Family

GPCR, family 3, vomeronasal receptor, type 2 (IPR004073)

Short name: GPCR_3_vmron_rcpt_2

Family relationships

  • GPCR, family 3 (IPR000337)
    • GPCR, family 3, vomeronasal receptor, type 2 (IPR004073)

Description

G protein-coupled receptors (GPCRs) constitute a vast protein family that encompasses a wide range of functions, including various autocrine, paracrine and endocrine processes. They show considerable diversity at the sequence level, on the basis of which they can be separated into distinct groups [PMID: 12679517]. The term clan can be used to describe the GPCRs, as they embrace a group of families for which there are indications of evolutionary relationship, but between which there is no statistically significant similarity in sequence [PMID: 8170923]. The currently known clan members include rhodopsin-like GPCRs (Class A, GPCRA), secretin-like GPCRs (Class B, GPCRB), metabotropic glutamate receptor family (Class C, GPCRC), fungal mating pheromone receptors (Class D, GPCRD), cAMP receptors (Class E, GPCRE) and frizzled/smoothened (Class F, GPCRF) [PMID: 8170923, PMID: 8081729, PMID: 15914470, PMID: 18948278, PMID: 16753280]. GPCRs are major drug targets, and are consequently the subject of considerable research interest. It has been reported that the repertoire of GPCRs for endogenous ligands consists of approximately 400 receptors in humans and mice [PMID: 12679517]. Most GPCRs are identified on the basis of their DNA sequences, rather than the ligand they bind, those that are unmatched to known natural ligands are designated by as orphan GPCRs, or unclassified GPCRs [PMID: 23020293].

GPCR family 3 receptors (also known as family C) are structurally similar to other GPCRs, but do not show any significant sequence similarity and thus represent a distinct group. Structurally they are composed of four elements; an N-terminal signal sequence; a large hydrophilic extracellular agonist-binding region containing several conserved cysteine residues which could be involved in disulphide bonds; a shorter region containing seven transmembrane domains; and a C-terminal cytoplasmic domain of variable length [PMID: 17266540]. Family 3 members include the metabotropic glutamate receptors, the extracellular calcium-sensing receptors, the gamma-amino-butyric acid (GABA) type B receptors, and the vomeronasal type-2 receptors [PMID: 1309649, PMID: 8255296, PMID: 10773016, PMID: 9292726]. As these receptors regulate many important physiological processes they are potentially promising targets for drug development.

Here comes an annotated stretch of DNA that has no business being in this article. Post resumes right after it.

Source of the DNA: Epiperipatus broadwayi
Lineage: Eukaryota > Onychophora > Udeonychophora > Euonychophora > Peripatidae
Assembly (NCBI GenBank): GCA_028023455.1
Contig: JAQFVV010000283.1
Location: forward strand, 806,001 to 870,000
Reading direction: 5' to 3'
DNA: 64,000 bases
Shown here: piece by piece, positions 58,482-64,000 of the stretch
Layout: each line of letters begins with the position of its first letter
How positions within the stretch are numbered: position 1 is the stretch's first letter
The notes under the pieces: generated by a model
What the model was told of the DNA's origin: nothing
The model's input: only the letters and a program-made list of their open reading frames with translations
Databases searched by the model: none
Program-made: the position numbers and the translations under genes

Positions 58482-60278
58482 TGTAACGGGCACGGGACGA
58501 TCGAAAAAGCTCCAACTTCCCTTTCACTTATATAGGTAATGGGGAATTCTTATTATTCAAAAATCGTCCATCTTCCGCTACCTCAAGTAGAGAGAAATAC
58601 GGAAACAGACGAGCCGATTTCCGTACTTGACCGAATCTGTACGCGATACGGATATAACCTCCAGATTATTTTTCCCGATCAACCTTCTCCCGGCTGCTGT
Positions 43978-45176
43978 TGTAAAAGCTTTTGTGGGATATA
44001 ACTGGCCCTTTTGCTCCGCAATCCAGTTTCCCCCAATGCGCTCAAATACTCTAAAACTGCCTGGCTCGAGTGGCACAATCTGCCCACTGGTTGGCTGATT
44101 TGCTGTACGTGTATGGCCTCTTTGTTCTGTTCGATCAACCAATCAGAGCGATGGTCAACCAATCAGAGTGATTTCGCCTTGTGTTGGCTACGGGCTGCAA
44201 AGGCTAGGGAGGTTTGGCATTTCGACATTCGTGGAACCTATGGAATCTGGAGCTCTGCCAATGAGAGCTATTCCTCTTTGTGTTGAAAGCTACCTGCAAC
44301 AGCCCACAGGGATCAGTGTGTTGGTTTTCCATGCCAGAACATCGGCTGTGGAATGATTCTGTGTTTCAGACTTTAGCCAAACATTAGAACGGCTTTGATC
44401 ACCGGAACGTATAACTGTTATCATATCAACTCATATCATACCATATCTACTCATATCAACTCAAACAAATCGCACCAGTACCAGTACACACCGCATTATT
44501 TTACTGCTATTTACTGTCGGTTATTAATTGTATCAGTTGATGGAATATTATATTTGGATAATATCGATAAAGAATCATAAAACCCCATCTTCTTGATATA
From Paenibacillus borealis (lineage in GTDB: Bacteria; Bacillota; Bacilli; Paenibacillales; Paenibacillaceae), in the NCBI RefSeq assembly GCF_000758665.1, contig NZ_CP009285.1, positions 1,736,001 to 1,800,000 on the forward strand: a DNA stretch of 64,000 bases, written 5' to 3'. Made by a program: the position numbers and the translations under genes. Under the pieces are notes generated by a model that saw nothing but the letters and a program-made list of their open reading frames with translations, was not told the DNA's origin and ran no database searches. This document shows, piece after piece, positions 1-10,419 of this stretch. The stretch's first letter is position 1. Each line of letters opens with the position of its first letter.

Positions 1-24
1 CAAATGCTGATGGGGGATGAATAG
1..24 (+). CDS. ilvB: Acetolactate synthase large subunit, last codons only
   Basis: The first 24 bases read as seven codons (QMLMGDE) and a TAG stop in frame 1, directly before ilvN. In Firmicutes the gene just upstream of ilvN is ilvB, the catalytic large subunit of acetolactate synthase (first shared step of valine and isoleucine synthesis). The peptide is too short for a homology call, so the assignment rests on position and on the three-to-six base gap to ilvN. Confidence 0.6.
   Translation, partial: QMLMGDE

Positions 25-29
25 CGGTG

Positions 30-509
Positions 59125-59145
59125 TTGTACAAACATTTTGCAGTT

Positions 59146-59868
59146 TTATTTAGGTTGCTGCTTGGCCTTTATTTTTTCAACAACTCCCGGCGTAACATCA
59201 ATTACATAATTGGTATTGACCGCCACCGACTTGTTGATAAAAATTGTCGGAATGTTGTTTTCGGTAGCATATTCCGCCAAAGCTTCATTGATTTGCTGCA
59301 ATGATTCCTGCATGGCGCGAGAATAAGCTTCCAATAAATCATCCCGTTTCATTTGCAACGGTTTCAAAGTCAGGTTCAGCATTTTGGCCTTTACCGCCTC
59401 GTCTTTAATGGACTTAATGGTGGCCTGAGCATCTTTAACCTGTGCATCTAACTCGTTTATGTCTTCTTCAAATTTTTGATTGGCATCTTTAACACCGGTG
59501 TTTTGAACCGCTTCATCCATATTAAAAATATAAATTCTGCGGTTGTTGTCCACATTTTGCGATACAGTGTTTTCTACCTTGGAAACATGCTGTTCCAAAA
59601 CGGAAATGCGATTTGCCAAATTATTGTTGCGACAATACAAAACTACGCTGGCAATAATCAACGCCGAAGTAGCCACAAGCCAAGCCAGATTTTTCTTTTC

Pheromones have evolved in all animal phyla, to signal sex and dominance status, and are responsible for stereotypical social and sexual behaviour among members of the same species. In mammals, these chemical signals are believed to be detected primarily by the vomeronasal organ (VNO), a chemosensory organ located at the base of the nasal septum [PMID: 11163270]. The VNO is present in most amphibia, reptiles and non-primate mammals but is absent in birds, adult catarrhine monkeys and apes [PMID: 10531049]. An active role for the human VNO in the detection of pheromones is disputed; the VNO is clearly present in the foetus but appears to be atrophied or absent in adults. Three distinct families of putative pheromone receptors have been identified in the vomeronasal organ (V1Rs, V2Rs and V3Rs). All are G protein-coupled receptors but are only distantly related to the receptors of the main olfactory system, highlighting their different role [PMID: 11163270].

The V2 receptors are members of GPCR family 3 and have close similarity to the extracellular calcium-sensing receptors [PMID: 9292726]. Rodents appear to have around 100 functional V2 receptors and many pseudogenes [PMID: 11163270]. These receptors are expressed in the basal regions of VNO, where they couple to G proteins to mediate inositol trisphosphate responses [PMID: 10531049]. Homologues have also been identified in fish [PMID: 9560249], and the ligand specificity of one such receptor has been determined: a receptor from goldfish olfactory epithelium has been reported to bind basic amino acids, which are odorants for fish [PMID: 10433261].

GO terms

Biological Process

GO:0007186 G-protein coupled receptor signaling pathway

Molecular Function

GO:0004930 G-protein coupled receptor activity

Cellular Component

GO:0016021 integral component of membrane

Contributing signatures

Signatures from InterPro member databases are used to construct an entry.
PRINTS